Any new plate tectonic reconstruction should represent existing faunal data better than a previous one. Our reconstructions of the relative position of Avalonia are based on fits to an index derived solely from numbers implicit in faunal lists. We selected the index showing the best and most temporally consistent fit to a pre-existing model (Ross and Scotese 1997) using brachiopod and trilobite generic data. During the lower Paleozoic, the relative distances between Laurentia, Baltica, and Avalonia (and to a lesser extent West Gondwana) are better known than for many major plates elsewhere in the world, so the approach should have application to more problematic terrane distributions. In the future it would be desirable to test our indices against known biogeography of Recent marine organisms with planktonic propagules, whose values might be expected to depend on distance.

Many orientations of arrays of inter-centroid distances on the surface of the earth would be most consistent with particular biogeographic indices in relation to plate sizes and shapes. Here we have demonstrated a simple method for generating pairwise distances based—for linear fits—on a chosen biogeographic index multiplied by the slope plus the intercept of measured distances taken at relevant time slices from existing plate models. The distances suggested by a faunal index are relative, and so at each time a new index is effectively scaled to the sum of the great-circle distances represented in an existing model; but the distances could easily be adjusted to absolute physical constraints such as plate radii and Earth dimensions. We have not attempted to create a model that fine-tunes the reconstructions at each time slice in a dynamic fashion. The constraints of such temporal relationships, although important to take into account, might be expected to decrease the goodness-of-fit of our indices at each time slice.

The arguments used here perhaps appear circular, because ME_{4} fits one of the computer programs that itself incorporates faunal data in an unspecified way. It might perhaps have been preferable to test faunal data against more than one “fauna free” reconstruction program. The way forward is possibly a series of successive approximations in which all sources of data are allowed to contribute toward a “best fit”—this is the process of reciprocal illumination which is common in historical reconstructions.

Bearing all these qualifications in mind, the results are encouraging. The biogeographic signal from four-plate mean endemism (ME_{4}) to distance, in particular, seems remarkably good, and this index fits one model consistently at five time slices from early Ordovician to mid-Silurian times. Interestingly, this index performs considerably better and more consistently than the standard measure of faunal turnover, complementarity (C), which is based simply on the pairwise ratio of shared to total genera. We suggest that there is more signal relating to distance in the highly endemic (or conversely the highly shared) component of each Venn diagram than in faunal turnover. Normalizing by each plate's faunal total should also provide a tighter control for likely differential effects of diversity (e.g., effects based on different paleolatitudes, on different plate areas, and on faunal sampling) than when using the synoptic pairwise total. We are also encouraged that for the best index “total evidence” analysis appears to improve signal in the data. A simple linear model for indices against distance works well for our data sets, but an exponential model does not perform quite as well. Although computationally convenient, this may seem counter-intuitive, since it might be expected that a threshold distance for the dispersal of many taxa would have been reached over the vast spatial scale in which we are working. Previous biogeographic studies, either Tertiary (Picoli et al. 1991) or modern day (Nekola and White 1999), have suggested that an exponential model fits species data better. We can suggest that our good linear fit for mean endemism may be related to the use of only generic data, which though possibly less differentially sensitive to distance, appear to retain substantial biogeographic signal.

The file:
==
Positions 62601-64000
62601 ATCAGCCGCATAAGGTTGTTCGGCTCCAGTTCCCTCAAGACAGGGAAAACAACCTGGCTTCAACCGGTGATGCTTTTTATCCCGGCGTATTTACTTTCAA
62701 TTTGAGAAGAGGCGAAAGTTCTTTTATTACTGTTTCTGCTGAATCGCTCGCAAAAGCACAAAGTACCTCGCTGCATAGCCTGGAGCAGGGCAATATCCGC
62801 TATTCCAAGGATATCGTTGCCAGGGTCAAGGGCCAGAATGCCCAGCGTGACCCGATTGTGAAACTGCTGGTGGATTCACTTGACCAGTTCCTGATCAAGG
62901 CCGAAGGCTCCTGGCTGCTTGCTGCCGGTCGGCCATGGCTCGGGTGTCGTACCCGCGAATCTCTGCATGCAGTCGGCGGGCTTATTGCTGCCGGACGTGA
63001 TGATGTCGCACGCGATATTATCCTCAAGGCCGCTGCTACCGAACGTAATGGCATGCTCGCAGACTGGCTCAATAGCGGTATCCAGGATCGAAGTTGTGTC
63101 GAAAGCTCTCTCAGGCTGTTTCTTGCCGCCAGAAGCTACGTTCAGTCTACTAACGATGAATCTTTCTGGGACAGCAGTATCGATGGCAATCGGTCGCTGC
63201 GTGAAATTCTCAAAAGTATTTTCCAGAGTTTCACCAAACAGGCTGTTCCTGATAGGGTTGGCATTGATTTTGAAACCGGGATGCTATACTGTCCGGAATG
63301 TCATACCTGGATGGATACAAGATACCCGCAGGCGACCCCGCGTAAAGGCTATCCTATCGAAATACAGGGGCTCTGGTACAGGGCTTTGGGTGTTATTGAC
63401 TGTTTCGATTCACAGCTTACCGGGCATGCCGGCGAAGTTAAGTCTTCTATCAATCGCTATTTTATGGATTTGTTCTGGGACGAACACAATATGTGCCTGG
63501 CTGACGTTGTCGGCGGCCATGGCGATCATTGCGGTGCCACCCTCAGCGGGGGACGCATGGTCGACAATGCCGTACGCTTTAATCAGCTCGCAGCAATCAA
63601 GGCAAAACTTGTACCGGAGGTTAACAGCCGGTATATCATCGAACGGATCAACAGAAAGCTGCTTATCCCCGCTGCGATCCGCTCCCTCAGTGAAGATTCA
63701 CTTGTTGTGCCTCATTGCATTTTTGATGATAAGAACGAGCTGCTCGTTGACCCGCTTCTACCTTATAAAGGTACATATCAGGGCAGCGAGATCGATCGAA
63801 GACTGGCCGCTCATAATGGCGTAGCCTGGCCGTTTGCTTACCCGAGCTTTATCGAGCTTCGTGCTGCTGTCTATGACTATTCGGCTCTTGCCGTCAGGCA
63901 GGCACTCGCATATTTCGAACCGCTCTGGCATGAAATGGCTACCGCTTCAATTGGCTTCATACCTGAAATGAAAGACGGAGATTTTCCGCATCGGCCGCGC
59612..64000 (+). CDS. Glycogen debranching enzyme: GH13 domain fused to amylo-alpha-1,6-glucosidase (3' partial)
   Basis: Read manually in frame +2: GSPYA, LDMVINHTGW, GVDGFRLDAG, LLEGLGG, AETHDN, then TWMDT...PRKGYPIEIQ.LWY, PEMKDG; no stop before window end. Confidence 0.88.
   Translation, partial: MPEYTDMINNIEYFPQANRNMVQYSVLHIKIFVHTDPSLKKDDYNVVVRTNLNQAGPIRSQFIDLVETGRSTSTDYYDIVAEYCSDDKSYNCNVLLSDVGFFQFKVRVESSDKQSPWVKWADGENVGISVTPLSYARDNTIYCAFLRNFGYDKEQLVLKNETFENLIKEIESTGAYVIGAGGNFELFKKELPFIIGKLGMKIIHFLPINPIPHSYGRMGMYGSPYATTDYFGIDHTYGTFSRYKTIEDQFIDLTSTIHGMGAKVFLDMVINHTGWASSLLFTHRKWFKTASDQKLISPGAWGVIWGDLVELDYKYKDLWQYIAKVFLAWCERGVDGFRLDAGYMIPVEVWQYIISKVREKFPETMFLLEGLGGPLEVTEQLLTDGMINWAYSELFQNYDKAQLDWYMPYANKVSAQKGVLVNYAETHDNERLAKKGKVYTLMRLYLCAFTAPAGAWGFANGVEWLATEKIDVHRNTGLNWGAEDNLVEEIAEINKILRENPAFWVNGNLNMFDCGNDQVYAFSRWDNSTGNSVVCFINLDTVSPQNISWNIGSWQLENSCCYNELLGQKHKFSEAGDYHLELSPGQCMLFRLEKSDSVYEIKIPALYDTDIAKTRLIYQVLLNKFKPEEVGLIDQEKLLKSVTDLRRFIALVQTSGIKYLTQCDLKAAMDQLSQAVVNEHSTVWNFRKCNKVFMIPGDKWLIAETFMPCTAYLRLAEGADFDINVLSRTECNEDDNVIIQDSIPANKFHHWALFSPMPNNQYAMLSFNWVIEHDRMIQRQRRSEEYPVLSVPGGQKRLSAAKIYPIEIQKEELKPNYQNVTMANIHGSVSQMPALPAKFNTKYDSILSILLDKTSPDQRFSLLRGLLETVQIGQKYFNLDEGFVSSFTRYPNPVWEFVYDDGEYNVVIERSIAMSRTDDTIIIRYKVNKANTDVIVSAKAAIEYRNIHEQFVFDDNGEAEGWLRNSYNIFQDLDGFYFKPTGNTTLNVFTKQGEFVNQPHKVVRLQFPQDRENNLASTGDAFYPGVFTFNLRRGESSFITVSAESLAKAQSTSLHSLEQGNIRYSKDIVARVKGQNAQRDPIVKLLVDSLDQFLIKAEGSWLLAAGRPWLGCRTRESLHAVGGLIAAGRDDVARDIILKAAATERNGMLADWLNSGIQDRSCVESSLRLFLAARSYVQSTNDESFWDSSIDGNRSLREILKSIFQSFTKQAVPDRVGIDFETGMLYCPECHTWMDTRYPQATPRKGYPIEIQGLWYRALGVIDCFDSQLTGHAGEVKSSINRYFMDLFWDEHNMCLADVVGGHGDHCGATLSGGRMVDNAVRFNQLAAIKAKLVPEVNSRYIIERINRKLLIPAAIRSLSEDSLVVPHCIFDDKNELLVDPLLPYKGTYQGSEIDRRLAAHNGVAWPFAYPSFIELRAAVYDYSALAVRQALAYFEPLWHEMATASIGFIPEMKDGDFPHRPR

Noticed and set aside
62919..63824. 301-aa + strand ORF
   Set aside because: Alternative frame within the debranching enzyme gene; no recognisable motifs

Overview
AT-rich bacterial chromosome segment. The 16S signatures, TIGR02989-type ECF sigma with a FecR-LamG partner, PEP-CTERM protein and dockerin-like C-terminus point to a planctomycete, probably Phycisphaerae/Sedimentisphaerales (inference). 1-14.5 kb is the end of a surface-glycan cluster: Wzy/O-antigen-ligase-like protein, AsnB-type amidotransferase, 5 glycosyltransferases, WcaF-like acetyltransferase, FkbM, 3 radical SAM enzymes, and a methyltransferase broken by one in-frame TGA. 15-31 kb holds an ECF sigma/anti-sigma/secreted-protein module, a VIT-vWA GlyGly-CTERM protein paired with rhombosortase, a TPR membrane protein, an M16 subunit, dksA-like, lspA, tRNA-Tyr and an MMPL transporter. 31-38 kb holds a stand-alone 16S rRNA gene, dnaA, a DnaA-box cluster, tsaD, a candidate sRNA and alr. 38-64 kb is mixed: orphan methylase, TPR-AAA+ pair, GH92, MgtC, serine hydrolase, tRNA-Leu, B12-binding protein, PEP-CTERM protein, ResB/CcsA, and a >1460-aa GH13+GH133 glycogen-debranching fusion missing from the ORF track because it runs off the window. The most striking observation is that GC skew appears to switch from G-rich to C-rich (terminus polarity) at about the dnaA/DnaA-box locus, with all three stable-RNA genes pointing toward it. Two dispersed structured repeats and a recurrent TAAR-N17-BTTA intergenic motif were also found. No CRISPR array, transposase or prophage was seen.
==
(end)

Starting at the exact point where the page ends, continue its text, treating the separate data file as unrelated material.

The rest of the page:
Ideally, the question of how faunal similarity scales to distance would have been approached initially from data based on test cases from living shelf faunas. As we have noticed, there are very few such studies. The data-gathering for such a test would entail at least as much effort as has gone into the present compilation, but should be possible for relatively well-sampled groups such as shelled mollusks. It may seem somewhat quixotic to infer continental distributions hundreds of millions of years ago from faunal evidence without the appropriate actualistic models. However, the greater immersion of Ordovician–Silurian continents compared with the Recent, providing ample chances for endemism, may be particularly appropriate for the kinds of methods used here. We await the Recent comparisons to test this.

## Acknowledgments

This work was funded by National Environment Research Council grant GR3/10717. We acknowledge most gratefully the help of T. McCormick, J. Adrain, and A. Miller, who all provided us with additional data used in the present analysis. The manuscript was improved by helpful discussions with C. Moncrieff, R. Colwell, and A. Rushton.

- Accepted 1 March 2002.